Engineering geology
Groundwater flow


Water table (= groundwater surface) is the level in the rocks below which all voids are water-filled; it generally follows the surface topography, but with less relief, and meets the ground surface at lakes and most rivers. Vadose water drains under gravity within an aerated aquifer above the water table.
Phreatic water flows laterally under hydrostatic pressure beneath the water table; it is the resource for all high-yield wells; there is less at greater depths and pressures, and most rocks are dry at depths >3 km.
Capillary water rises above the water table by surface tension, by very little in gravels, by up to 10 m in clays.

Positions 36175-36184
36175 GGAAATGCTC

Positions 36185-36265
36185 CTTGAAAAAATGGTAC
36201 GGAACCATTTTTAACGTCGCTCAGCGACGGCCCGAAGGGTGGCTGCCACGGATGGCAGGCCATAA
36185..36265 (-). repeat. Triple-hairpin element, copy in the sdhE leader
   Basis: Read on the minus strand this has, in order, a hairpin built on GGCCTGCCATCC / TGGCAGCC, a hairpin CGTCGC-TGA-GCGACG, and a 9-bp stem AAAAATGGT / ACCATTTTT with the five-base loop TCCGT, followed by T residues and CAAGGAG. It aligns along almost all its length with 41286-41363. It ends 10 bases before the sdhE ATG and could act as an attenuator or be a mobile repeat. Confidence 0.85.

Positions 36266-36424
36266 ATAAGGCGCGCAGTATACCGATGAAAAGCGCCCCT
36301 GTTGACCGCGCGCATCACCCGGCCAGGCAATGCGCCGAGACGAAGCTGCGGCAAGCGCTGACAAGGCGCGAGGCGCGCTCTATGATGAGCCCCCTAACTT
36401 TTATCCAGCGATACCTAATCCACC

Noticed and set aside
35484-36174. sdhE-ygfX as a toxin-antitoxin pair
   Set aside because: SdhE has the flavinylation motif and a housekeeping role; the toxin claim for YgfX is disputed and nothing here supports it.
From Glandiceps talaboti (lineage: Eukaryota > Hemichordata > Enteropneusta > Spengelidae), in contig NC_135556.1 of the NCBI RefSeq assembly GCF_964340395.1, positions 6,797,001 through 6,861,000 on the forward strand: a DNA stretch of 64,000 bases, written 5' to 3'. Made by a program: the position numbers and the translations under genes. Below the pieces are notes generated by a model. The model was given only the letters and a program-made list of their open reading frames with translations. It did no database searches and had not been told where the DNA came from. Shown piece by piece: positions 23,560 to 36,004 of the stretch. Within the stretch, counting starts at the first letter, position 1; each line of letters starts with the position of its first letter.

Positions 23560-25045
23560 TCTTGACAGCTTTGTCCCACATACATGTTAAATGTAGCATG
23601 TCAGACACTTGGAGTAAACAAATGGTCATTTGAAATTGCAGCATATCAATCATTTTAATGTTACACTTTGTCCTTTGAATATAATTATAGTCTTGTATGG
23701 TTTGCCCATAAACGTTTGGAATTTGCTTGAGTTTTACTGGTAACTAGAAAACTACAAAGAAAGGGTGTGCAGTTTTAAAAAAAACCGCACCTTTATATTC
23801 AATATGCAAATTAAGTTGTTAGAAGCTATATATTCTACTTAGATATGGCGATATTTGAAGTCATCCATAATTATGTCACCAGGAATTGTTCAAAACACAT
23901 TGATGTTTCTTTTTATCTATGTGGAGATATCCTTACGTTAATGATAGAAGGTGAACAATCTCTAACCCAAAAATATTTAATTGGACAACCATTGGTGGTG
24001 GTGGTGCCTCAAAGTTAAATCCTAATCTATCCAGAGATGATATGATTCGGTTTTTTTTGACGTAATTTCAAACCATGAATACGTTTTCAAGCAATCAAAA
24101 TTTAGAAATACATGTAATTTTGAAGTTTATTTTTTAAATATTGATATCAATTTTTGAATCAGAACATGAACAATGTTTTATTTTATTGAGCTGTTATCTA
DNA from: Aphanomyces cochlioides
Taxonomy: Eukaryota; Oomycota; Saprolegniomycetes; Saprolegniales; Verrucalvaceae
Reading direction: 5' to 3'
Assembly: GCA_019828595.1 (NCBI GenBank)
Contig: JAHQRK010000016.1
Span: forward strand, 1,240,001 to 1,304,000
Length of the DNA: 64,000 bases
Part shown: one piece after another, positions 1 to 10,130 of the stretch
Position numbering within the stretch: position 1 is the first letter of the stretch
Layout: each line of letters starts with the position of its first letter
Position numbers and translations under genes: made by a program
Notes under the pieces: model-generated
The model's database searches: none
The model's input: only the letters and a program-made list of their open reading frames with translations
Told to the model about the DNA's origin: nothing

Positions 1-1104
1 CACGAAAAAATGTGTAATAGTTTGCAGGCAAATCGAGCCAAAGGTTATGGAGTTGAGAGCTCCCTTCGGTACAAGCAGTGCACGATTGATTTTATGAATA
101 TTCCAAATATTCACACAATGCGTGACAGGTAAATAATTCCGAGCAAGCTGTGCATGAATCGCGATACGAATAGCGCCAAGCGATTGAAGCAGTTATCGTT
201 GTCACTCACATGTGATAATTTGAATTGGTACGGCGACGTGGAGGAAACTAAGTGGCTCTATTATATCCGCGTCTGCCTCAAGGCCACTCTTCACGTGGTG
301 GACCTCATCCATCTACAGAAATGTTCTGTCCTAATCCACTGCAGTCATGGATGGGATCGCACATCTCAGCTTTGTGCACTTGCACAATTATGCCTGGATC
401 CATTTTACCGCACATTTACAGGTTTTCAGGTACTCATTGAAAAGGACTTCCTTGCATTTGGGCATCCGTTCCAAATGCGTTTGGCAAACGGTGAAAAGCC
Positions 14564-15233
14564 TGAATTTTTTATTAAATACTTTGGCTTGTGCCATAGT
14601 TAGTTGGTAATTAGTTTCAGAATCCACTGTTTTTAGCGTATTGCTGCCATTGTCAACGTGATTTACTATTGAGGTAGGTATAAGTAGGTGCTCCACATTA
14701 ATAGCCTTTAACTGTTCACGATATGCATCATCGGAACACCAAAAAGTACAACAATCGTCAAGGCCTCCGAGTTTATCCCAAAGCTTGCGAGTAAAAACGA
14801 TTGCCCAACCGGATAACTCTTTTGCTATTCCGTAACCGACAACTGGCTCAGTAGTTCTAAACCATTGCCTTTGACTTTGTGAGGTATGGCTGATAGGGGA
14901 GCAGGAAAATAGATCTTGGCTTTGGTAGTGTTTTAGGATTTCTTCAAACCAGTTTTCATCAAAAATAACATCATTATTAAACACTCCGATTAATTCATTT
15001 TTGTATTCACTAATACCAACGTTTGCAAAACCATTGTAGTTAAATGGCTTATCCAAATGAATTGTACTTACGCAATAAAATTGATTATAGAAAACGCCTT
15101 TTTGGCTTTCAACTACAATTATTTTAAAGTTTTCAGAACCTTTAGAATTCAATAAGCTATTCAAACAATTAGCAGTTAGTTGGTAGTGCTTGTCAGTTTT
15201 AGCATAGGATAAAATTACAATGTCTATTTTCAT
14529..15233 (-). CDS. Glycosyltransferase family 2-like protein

Hydraulic gradient is slope of the water table, created by pressure gradient required to overcome frictional resistance and drive phreatic flow through aquifer rock.
Water table is steeper where permeability is low or flow is high; typical gradient is 1:100 in good aquifer.
Groundwater flow is in direction of water table slope, identified in wells that are not pumped.
Rivers normally have water table sloping towards them, with groundwater flow into them. Ephemeral rivers lie above water table, and leak into the aquifer.
Perched aquifer lies above the regional water table. Unconfined aquifer has vadose zone in upper part.
Confined aquifer has artesian water held beneath an overlying aquiclude, with a head of artesian pressure to drive the water above the aquifer, perhaps to rise to ground level; artesian water is common in sand/clay alluvial sequences, and in complex landslides.


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